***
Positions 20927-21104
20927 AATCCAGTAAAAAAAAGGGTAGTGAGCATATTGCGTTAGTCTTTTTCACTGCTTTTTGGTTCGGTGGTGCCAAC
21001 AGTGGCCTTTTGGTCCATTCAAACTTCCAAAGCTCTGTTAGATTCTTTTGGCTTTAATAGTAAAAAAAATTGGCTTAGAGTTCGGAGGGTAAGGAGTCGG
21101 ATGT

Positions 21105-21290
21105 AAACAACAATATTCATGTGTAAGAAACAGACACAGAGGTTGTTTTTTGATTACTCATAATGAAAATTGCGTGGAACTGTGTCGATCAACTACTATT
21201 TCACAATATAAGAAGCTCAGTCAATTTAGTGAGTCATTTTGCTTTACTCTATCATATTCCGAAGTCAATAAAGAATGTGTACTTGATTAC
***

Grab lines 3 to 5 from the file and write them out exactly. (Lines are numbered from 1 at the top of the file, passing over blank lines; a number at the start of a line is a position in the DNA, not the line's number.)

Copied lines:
21001 AGTGGCCTTTTGGTCCATTCAAACTTCCAAAGCTCTGTTAGATTCTTTTGGCTTTAATAGTAAAAAAAATTGGCTTAGAGTTCGGAGGGTAAGGAGTCGG
21101 ATGT

Positions 21105-21290